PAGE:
For the devaluation of the dollar to boost the economy real incomes have to fall.

We in the Opposition acknowledge that real incomes have to fall for this economy to be boosted. The Government fails to accept that proposition. Mr Potts continued:

The question is whose: the unions have made it clear enough that it won't be theirs, and by continuing to run a Budget deficit, the Government is saying it won't be its, either.

While this conflict is being fought out behind the prices and incomes accord, the dollar stays weak and we hand over our national assets to foreigners on a golden platter.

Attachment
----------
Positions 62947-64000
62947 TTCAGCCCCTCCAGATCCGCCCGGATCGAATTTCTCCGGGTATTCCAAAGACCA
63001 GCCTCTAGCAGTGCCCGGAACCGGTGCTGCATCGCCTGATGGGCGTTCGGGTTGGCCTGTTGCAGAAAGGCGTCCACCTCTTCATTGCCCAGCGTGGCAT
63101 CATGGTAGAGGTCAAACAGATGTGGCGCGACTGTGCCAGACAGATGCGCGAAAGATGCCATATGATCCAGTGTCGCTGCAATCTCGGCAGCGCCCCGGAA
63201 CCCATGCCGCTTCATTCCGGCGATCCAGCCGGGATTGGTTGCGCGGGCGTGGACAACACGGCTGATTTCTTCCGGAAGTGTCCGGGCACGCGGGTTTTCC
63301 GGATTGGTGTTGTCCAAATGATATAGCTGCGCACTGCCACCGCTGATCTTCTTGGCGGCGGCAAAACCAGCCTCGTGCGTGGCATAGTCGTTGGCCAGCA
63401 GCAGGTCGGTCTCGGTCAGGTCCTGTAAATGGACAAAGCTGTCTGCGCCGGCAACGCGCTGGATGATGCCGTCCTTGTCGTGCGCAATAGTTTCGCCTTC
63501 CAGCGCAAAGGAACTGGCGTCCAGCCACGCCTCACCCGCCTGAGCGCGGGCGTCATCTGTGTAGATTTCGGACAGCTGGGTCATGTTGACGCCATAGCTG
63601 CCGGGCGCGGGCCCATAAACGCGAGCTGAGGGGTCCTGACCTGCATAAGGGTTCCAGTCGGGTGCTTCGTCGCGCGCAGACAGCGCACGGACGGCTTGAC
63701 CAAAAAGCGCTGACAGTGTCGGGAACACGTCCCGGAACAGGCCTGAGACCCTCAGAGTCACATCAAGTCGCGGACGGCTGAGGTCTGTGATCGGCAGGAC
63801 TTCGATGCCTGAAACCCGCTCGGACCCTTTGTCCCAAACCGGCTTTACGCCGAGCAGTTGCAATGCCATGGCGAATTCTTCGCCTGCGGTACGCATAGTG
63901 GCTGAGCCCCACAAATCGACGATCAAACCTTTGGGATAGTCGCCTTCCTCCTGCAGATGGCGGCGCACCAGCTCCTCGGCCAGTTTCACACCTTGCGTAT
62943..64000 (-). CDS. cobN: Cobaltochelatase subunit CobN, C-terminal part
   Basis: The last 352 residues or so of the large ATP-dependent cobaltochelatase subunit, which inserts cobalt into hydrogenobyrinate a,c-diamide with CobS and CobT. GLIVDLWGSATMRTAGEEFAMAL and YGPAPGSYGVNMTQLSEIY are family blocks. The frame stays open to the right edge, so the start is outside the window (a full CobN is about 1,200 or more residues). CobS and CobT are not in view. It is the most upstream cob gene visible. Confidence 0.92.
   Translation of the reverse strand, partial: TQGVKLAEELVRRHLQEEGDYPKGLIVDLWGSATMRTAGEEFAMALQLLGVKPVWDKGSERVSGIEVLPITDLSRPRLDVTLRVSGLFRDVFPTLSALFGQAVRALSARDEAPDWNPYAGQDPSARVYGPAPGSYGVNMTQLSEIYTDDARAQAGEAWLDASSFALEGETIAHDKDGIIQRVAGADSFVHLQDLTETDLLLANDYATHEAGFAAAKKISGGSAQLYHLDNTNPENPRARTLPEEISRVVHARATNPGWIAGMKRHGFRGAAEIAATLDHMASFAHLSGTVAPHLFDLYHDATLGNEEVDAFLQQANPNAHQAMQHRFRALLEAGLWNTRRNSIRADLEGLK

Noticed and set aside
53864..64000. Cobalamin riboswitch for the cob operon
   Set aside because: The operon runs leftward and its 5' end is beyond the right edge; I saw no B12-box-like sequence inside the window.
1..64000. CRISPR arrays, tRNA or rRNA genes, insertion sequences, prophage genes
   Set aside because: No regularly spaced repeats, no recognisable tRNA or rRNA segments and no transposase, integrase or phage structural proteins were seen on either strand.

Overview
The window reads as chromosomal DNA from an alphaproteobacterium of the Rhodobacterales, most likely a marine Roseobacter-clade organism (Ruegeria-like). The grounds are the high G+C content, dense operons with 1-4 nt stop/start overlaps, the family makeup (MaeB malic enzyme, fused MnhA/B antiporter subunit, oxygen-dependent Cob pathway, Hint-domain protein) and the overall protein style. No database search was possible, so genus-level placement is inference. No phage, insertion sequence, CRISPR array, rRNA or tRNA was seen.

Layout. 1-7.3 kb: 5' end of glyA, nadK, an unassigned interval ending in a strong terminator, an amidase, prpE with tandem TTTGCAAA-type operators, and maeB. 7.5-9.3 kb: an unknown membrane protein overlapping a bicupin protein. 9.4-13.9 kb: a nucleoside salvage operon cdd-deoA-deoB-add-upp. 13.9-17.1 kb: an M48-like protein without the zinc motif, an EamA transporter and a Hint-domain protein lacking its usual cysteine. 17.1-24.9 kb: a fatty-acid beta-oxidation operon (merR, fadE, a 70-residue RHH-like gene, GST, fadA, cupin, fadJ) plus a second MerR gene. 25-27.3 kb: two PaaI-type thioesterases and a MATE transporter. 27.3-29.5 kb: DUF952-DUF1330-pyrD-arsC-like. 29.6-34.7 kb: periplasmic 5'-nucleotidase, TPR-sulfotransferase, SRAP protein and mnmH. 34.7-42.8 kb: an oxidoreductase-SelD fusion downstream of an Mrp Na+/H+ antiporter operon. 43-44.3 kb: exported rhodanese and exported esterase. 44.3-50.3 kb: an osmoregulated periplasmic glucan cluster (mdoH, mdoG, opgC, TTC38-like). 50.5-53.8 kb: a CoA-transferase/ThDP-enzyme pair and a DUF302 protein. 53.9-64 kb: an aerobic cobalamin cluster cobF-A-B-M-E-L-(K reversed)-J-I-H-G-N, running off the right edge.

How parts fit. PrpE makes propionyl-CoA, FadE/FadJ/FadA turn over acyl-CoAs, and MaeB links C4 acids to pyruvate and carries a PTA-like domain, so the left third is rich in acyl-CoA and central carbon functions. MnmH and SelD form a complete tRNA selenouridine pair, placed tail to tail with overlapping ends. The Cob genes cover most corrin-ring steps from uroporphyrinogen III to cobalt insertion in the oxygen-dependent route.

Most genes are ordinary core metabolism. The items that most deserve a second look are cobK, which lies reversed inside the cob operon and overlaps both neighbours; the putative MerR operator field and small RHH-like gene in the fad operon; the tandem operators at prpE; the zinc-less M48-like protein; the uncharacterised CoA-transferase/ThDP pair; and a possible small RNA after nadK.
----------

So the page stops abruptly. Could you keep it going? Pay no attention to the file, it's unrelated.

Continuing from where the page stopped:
Not only do we do that but, in addition, we make it absolutely impossible for our unemployed people to face the future with any confidence. The nation has now run into the Queensland blockade. It is a situation in which an elected government is endeavouring to ensure that services are provided to the ordinary people of this country. I ask the Government: Where does it stand in relation to a person whose refrigerator is put out of operation and the food goes bad? Is that not the sort of thing that this Government ought to be concerned about? It is certainly the sort of thing that the Queensland Government is concerned about. Where does the Federal Government stand with regard to people who wanted to move into and out of Queensland while the transport workers with their action tried to bring the Queensland Government to its knees? Where does the Federal Government stand with regard to its own Telecom employees who this week are meeting to discuss the Queensland situation? Again, I turn to what the editors say in some of the newspapers. In today's Australian Financial Review, it is stated: